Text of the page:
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A team represented Robert Nixon, a 72-year-old veteran. At issue in the long-running case was Mr. Nixon’s auto insurance policy, which the insurance company refused to honor after he was involved in an accident.
In 2014, Mr. Nixon purchased a used car and acquired an auto insurance policy from Direct Auto Insurance Company. When Mr. Nixon was in an accident a few months later, Direct Auto refused to cover him and rescinded his policy, claiming that Mr. Nixon had lied on his insurance application because he had not listed his cousins as members of his “household.” Because Direct Auto refused to defend Mr. Nixon’s insurance claim, a lawsuit by the other driver in the accident resulted in a default judgment against Mr. Nixon, as well as suspension of his driver’s license for driving without insurance.
Direct Auto sued Mr. Nixon in the Circuit Court of Cook County, seeking a declaratory judgment that it was not obligated to indemnify him in light of its rescission. Mr. Nixon retained the pro bono assistance of another law firm, who took to the case to trial in the Circuit Court of Cook County. After a bench trial, the Circuit Court ruled for Mr. Nixon, holding that Direct Auto was obligated to indemnify him for the accident. The circuit court also held that Mr. Nixon had not lied on his application and that Direct Auto had deliberately made its application confusing and misleading. The circuit court held that Direct Auto’s rescission of the policy was “vexatious and unreasonable” and imposed the maximum allowable sanction under the Illinois Insurance Code, awarding an additional $60,000 to Mr. Nixon.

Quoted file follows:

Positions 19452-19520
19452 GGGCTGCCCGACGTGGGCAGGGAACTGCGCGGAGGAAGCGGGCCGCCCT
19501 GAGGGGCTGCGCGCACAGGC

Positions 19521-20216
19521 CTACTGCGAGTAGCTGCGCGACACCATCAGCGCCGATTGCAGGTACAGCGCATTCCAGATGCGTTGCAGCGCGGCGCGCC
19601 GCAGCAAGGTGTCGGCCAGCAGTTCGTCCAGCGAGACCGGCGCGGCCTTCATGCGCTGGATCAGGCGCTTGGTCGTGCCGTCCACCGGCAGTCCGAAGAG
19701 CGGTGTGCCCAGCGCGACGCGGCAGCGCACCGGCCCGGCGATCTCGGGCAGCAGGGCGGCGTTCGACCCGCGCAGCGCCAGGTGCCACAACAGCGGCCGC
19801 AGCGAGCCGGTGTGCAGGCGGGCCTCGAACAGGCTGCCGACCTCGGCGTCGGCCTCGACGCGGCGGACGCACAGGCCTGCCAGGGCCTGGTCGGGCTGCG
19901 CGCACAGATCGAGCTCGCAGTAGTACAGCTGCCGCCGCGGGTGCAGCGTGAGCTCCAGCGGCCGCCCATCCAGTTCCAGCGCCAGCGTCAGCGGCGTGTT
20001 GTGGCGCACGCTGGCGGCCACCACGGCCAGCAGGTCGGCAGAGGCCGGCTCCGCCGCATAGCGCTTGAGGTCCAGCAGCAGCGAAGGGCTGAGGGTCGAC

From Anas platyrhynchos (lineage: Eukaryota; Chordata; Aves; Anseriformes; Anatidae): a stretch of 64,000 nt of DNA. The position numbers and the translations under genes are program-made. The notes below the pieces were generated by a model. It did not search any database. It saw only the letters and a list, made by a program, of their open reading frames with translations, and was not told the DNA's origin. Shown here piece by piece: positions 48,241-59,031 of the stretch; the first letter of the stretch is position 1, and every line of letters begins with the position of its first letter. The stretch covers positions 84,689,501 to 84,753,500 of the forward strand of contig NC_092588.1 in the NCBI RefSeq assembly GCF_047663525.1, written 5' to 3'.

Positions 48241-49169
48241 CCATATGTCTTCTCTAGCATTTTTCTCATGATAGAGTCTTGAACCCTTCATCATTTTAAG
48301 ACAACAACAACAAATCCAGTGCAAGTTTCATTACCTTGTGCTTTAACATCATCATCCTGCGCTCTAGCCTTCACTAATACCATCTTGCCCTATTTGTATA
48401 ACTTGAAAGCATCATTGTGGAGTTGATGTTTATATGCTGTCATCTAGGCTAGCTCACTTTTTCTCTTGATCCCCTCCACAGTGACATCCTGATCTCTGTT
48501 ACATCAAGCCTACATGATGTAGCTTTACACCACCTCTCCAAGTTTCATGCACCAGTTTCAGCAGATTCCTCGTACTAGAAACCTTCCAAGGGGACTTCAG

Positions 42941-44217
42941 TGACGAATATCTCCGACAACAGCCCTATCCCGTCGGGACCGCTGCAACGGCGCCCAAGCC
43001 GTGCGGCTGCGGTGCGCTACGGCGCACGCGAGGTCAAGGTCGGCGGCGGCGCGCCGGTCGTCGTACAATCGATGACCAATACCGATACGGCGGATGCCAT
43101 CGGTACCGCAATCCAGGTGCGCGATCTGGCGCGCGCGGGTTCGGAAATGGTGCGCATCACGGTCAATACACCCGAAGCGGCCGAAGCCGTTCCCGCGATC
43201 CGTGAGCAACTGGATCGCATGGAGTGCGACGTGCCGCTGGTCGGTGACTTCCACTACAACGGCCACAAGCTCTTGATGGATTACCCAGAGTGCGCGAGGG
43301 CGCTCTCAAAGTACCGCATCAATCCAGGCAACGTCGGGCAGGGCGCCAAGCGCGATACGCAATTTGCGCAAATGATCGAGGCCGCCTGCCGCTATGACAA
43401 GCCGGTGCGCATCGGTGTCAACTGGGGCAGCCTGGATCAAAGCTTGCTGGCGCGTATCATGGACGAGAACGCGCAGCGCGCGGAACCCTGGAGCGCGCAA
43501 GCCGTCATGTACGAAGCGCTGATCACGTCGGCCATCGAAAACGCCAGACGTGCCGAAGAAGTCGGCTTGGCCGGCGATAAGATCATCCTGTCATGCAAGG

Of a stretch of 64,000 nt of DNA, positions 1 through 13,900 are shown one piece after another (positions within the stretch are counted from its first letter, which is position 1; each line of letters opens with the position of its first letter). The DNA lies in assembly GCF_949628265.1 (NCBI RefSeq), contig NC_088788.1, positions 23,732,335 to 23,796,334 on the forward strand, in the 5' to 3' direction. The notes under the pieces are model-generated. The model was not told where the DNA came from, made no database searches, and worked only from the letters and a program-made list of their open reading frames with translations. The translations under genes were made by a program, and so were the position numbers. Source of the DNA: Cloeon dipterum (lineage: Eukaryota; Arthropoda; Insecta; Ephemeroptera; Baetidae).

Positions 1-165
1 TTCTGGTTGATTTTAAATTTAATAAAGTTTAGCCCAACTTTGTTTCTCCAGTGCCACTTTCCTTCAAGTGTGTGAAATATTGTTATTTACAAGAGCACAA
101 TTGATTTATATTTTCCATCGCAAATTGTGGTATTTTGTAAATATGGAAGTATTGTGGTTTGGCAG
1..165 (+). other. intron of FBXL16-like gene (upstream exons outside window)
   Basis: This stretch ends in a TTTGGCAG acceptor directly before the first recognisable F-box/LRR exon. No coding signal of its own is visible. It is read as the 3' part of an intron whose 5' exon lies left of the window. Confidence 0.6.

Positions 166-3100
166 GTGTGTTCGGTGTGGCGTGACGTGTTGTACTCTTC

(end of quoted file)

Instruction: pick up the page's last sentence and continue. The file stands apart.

Direct Auto appealed, and the firm stepped in to represent Mr. Nixon. On September 30, 2019, the Illinois Appellate Court affirmed the judgment for Mr. Nixon. The appellate court agreed with the firm that even if Mr. Nixon’s cousins were members of his household (which they were not), that purported misrepresentation would have been immaterial and would not have justified rescission of the policy. The time for Direct Auto to appeal to the Illinois Supreme Court
elapsed on January 8, 2020.
Associate Leigh J. Jahnig drafted the response brief, with assistance from Associate Nathaniel K.S. Wackman. Partners John Mathias, Jr., and David M. Kroeger supervised the drafting. Paralegal Mary Patston provided invaluable assistance.